US election diary

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* A sliver of good news for John McCain. A survey of Americans who live in Israel and cast absentee ballots suggests they are opting for the Republican candidate by a margin of three to one. According to pollster Mitchell Barak, the findings – which were challenged by some Obama supporters in Israel – reflect the fact that most of the 40,000 American voters there are observant Jews with hawkish and socially conservative views. But there could be another hidden factor: The main Israeli cable company Hot carries only right-leaning Fox – leaving only the half of Israeli viewers who subscribe to satellite rival Yes accessing the less partisan CNN. Hebrew University director of education Edna Ullman-Margalit has protested that it was leading to an unbalanced picture of the US election for serious Israeli viewers, and complained that Fox's output was "tainted by vulgar presentation and lacks a basic respect for facts".

* John McCain and Sarah Palin's war on the "liberal elite" media has a new focus: The Los Angeles Times. Both Republican candidates criticised the paper for "suppressing" a video it recently obtained showing Barack Obama attending a dinner party in Chicago for Rashid Khalidi, a Palestinian-American professor and outspoken critic of Israel. In a speech in Florida, Mr McCain described Mr Khalidi as a PLO spokesman and said Bill Ayers had also attended the event in 2003. Mrs Palin, for her part, told reporters the Times was acting like Mr Obama's "pet paper". The newspaper's editor, Russ Stanton insists the videotape: "was provided to us by a confidential source who did so on the condition that we not release it".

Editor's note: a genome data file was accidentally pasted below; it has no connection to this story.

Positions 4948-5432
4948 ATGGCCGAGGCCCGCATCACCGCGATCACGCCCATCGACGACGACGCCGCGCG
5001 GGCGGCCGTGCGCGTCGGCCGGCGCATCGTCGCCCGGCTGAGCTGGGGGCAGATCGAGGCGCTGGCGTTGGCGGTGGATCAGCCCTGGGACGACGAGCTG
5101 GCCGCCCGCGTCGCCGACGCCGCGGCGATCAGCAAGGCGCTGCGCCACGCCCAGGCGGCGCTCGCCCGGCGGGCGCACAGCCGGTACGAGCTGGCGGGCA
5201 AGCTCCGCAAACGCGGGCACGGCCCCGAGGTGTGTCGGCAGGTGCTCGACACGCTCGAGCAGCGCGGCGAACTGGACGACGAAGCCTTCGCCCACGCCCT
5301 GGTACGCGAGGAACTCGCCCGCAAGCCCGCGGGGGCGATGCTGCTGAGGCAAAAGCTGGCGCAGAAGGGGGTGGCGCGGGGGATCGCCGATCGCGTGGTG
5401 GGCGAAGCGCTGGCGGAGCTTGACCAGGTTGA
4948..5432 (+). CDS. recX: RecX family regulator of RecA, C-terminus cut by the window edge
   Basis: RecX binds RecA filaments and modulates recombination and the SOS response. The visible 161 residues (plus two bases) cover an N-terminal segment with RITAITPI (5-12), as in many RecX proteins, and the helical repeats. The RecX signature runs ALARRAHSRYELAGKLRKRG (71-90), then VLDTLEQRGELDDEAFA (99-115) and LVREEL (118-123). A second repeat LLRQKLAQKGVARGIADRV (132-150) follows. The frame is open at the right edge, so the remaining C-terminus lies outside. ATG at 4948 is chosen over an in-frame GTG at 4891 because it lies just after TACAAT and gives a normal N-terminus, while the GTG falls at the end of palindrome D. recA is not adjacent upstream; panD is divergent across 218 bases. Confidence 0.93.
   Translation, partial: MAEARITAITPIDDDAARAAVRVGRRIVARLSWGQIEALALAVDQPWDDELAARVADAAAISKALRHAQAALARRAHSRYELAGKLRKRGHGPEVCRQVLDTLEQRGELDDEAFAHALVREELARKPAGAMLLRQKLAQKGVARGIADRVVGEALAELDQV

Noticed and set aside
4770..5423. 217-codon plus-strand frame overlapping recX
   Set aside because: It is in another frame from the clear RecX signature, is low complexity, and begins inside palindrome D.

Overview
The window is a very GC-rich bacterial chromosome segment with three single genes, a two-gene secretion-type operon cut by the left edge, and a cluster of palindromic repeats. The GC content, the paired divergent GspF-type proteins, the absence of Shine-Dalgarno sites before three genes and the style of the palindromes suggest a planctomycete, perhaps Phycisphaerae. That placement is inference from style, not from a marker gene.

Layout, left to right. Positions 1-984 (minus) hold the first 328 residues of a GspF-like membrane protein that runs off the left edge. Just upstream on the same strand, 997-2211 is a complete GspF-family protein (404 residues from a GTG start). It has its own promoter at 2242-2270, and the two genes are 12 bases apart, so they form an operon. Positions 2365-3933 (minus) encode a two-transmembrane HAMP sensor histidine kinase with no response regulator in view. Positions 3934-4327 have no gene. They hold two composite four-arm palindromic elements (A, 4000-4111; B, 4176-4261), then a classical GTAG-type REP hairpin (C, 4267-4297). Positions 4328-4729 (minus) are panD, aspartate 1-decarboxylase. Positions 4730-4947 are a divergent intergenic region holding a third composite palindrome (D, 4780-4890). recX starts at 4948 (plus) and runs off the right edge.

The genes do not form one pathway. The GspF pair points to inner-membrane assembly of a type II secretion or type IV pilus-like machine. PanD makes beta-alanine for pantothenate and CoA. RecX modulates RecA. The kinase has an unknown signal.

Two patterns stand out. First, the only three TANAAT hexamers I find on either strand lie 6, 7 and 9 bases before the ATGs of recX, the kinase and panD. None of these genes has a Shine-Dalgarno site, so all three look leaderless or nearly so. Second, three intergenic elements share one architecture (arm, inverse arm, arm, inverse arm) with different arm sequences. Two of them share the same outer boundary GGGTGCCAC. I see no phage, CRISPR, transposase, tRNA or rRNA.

* In Beverly Hills, the show-business elite can wax lyrical about their affection for Barack Obama without fear of upsetting their neighbours. Not so in Cincinnati, Ohio, where British-born 1970s rock superstar Peter Frampton has suffered repeated vandalism and theft of a collection of Obama signs on his front lawn. The Grammy-winning guitarist, who lives in Indian Hill, a solidly Republican suburb, angrily telephoned The Cincinnati Enquirer this week to announce he has installed video surveillance. "They are frustrating my attempt to use my First Amendment right to speech and political speech is supposedly the most protected," Frampton told the newspaper.